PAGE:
for the proper performance of duties connected with its subsistence, pay, clothing, ac counts, reports, and returns.

269. Captains will require their lieutenants to assist in the performance of all company duties, including the keeping of records and the preparation of the necessary reports and returns.

Paragraphs 280 to 282 describe the records, reports, and papers to be kept by companies. The administrative duties contemplated are therefore of the character prescribed by Army Regulations for companies and regiments or separate battalions. Battalions of regiments have no administrative functions.

Section 109 of the act of June 3, 1916, as amended by section 47 of the act of June 4, 1920, 41 Stat., 783, provides in part:

Captains and lieutenants belonging to organizations of the National Guard shall receive compensation at the rate of one-thirtieth of the monthly base pay of their grades as prescribed for the Regular Army for each regular drill or other period of instruction authorized by the Secretary of War, not exceeding five in any one calendar month, at which they shall have been officially present for the entire required period, and at which at least 50 per centum of the commissioned strength and 60 per centum of the enlisted strength attend and

participate for not less than one and one-half hours. Captains commanding organizations shall receive $240 a year in addition to the drill pay herein prescribed.

In decision of February 13, 1922, 1 Comp. Gen., 424, it was held that a captain entitled to pay as an officer not belonging to an organization was not entitled to pay for commanding a company of which he was not a member. Under section 14 of the act of June 10, 1922, it was held, however, that a lieutenant paid as an officer not belonging to an organization, was entitled to the $240 additional pay for the command of the battalion headquarters company which devolved upon him by reason of his assignment to the battalion staff. It is to be observed that the provisions of section 14 of the act of June 10, 1922, do not include captains, the only provision for officers of that grade being in section 109 of the National Defense Act; captains, therefore, may not be paid the $240 additional pay except when in command of the companies to which they belong. 1 Comp. Gen., 424.

The provision contained in section 14 of the act of June 10, 1922, it seems evident, was not intended to make more extensive or liberal provisions for "field officers and lieutenants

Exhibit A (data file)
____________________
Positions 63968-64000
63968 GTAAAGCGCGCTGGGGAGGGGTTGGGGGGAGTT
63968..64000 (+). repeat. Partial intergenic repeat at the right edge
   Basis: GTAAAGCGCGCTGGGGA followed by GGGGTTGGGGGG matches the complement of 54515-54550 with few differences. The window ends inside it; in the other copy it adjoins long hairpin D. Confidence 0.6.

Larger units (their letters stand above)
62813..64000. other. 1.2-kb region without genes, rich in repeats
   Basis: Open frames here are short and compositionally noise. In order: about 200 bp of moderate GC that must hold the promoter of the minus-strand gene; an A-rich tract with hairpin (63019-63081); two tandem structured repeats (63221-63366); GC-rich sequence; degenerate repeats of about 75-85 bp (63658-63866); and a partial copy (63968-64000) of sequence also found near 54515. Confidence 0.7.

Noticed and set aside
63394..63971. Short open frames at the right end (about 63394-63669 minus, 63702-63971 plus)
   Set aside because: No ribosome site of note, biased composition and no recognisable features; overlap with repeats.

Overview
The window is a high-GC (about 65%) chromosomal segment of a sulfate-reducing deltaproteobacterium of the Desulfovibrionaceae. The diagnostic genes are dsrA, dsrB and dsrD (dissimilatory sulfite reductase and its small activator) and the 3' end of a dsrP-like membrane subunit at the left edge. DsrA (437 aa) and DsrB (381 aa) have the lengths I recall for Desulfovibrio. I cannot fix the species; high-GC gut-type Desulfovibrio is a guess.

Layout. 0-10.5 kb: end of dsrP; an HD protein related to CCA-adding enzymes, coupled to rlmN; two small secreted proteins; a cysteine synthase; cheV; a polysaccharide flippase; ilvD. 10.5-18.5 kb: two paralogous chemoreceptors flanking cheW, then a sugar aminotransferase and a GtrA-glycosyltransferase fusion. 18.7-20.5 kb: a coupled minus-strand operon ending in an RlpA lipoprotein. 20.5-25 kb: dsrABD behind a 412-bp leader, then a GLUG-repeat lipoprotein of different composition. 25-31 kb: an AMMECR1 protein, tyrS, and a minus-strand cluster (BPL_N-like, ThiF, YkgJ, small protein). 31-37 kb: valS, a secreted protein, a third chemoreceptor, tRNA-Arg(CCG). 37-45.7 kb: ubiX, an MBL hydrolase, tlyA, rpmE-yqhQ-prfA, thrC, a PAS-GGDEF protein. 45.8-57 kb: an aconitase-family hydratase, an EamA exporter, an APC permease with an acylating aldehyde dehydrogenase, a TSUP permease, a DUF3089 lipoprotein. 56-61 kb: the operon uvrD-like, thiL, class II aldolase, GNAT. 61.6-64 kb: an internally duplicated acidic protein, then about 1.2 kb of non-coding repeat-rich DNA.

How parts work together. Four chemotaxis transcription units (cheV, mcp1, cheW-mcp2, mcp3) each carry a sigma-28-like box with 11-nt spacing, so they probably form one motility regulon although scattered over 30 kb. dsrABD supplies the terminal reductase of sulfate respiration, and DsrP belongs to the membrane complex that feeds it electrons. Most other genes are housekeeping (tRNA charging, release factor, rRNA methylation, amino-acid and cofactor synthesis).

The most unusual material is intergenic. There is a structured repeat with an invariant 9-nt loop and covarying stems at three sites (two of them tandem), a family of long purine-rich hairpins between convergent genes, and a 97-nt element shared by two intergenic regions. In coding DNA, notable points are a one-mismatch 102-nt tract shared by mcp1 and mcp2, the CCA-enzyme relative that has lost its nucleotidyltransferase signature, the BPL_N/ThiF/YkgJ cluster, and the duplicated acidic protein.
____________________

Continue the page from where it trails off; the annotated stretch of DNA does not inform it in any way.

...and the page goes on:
commanding organizations less than an brigade” than was made for captains commanding organizations by the provision in section 109 of the National Defense Act but was designed to secure equality. The reason for the provision for captains commanding organizations is to assure them a certain pay for the performance of their company administrative duties in addition to the armory drill pay proper, dependent upon the attendance of a certain percentage of the commissioned and enlisted strength of the organization. The pay of “officers below the grade of major, not belonging to organizations,” is fixed at “not more than four-thirtieths of the monthly base pay of their grades for satisfactory performance of their appropriate duties, under such regulations as the Secretary of War may prescribe," and this pay is not dependent on the performance of duties or attendance at drills by any other member of the National Guard. It is obvious, therefore, when all of the provisions are considered, that section 14 increases the pay of field officers and lieutenants belonging to and commanding organizations less than a brigade and having administrative functions for the faithful performance of the administrative duties connected therewith, and that it does not include any officers below the grade of major not belonging to organizations who receive a stipulated pay for the performance of all of their appropriate duties. Accordingly, decision of October 28, 1922, 2 Comp. Gen., 296, will not be followed hereafter.

Section 14 of the act of June 10, 1922, does not establish any new organizations or authorize denominating a unit or detachment an